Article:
Despite strife in neighbouring countries, domestic political turmoil, and an uncertain global recovery, Turkey’s economy remains resolute.
All the positive actions taken at G20 level under the Turkish Presidency cannot hide the fact that 2015 has been a turbulent year for the global economy, as markets have grappled with the twin spectres of a Chinese economic slowdown and an expected hike in U.S. interest rates. In September, the Organisation for Economic Cooperation and Development (OECD) cut its global growth forecasts from 3.1% to 3% in 2015, and from 3.8% to 3.6% in 2016.
Emerging markets have been particularly affected, perhaps none more so than Turkey, which was also hit by its own ‘perfect storm’ of two bitterly fought elections, a plummeting currency, weak demand in neighbouring countries, the breakdown of the Kurdish peace process and episodes of deadly violence within its own borders.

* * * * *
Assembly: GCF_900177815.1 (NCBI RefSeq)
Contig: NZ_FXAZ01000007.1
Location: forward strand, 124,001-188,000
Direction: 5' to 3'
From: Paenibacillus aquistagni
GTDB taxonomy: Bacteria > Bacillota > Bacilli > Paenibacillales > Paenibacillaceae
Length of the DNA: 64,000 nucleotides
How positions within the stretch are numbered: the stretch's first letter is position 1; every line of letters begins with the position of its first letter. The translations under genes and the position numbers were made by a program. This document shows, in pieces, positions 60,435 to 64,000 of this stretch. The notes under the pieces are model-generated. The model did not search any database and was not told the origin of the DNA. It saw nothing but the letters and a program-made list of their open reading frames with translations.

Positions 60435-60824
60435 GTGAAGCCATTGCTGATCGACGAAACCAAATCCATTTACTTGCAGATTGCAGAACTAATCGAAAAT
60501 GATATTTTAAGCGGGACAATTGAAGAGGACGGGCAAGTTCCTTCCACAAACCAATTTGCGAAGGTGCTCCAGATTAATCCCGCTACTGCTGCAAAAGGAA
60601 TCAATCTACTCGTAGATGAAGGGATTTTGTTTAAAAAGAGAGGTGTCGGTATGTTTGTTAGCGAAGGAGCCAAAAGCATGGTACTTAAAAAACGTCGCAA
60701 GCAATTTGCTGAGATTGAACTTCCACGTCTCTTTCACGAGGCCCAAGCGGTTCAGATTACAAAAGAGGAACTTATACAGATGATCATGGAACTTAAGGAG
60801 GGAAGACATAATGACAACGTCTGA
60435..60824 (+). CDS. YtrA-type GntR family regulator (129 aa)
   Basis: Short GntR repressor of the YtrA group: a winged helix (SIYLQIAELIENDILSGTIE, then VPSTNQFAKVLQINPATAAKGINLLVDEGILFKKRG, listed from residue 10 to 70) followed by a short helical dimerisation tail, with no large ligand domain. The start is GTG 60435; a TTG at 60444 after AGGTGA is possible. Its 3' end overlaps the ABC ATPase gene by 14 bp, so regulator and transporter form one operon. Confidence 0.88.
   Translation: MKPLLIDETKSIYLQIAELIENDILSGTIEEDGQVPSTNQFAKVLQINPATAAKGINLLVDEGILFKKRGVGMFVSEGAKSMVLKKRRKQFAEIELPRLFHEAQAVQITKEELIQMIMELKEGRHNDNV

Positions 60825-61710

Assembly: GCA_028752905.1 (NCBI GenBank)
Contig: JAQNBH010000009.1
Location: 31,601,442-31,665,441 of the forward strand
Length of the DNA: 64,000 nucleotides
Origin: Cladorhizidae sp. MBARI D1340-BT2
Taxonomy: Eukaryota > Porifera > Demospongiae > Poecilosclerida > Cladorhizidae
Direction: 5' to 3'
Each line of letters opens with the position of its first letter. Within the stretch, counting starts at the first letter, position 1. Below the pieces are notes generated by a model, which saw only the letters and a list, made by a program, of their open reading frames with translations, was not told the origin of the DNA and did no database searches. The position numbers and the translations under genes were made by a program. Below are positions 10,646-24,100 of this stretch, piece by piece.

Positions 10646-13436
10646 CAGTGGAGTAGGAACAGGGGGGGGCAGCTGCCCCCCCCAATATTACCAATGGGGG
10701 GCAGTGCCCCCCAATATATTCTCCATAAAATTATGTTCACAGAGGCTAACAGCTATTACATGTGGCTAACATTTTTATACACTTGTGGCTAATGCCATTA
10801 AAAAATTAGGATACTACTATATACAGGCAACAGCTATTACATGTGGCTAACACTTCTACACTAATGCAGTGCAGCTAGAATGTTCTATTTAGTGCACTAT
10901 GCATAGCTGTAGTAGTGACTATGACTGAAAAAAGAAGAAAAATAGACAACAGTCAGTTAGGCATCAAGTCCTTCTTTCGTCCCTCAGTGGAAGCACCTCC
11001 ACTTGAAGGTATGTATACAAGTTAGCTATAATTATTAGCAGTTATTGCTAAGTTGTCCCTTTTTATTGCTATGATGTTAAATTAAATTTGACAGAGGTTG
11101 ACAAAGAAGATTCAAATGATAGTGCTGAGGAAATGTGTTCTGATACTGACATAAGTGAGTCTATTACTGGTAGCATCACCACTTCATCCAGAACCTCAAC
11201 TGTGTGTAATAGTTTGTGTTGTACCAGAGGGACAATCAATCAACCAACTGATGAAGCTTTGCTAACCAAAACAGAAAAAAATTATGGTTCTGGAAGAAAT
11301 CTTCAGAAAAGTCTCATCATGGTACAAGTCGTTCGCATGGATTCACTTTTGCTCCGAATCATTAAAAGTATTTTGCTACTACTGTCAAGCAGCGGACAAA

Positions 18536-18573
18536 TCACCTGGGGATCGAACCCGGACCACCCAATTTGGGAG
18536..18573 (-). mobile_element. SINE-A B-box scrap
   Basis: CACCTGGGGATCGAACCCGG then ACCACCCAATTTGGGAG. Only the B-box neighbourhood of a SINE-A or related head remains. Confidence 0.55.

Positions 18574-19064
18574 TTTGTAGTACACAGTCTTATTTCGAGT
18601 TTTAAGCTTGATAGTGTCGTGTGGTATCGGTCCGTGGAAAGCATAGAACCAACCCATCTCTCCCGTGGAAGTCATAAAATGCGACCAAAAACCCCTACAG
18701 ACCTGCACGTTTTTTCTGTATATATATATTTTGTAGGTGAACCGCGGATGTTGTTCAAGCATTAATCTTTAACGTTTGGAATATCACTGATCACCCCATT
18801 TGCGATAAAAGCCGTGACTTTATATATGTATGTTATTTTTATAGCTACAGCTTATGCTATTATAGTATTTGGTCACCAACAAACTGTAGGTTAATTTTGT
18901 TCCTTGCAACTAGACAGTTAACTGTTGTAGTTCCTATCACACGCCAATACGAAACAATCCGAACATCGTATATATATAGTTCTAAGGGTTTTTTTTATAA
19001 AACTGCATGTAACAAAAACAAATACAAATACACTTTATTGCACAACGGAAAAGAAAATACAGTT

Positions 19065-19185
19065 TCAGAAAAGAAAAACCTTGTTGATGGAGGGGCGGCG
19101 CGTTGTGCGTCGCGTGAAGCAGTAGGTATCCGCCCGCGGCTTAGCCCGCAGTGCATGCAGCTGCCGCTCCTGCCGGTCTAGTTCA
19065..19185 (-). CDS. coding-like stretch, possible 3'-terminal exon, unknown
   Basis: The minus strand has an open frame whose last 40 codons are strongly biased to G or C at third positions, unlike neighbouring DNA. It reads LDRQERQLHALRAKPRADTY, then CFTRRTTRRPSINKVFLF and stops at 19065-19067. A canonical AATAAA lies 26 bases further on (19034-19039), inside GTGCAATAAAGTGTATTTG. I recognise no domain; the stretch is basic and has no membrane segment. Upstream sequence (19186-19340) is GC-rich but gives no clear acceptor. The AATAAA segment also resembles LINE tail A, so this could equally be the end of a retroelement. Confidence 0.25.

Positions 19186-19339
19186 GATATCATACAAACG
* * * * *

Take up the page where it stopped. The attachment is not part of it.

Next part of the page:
But amid all the despairing international headlines, it is easy to forget that Turkey has been one of the success stories of the global economy for much of this century. Structural reforms enacted in the early years of the AKP (Adalet ve Kalkınma Partisi, Justice and Development Party) government saw the Turkish economy grow at an average rate of 7.2% between 2002 and 2006, before peaking at 9% in 2010 and 2011.
Even in a tumultuous 2015, Turkey’s GDP expanded 3.8% in the second quarter compared to last year on the back of strong domestic demand, highlighting the resilience and enduring potential of this major emerging market economy.
Indeed, the Turkish economy has been on a non-stop positive growth trend since the final quarter of 2009.
As Siemens Turkey CEO Hüseyin Gelis points out, “Turkey is destined to grow.” Why? “Well, we have some competitive advantages: we have a very young population; we are building the necessary infrastructure; and we are associated very closely to Europe and its norms and standards.”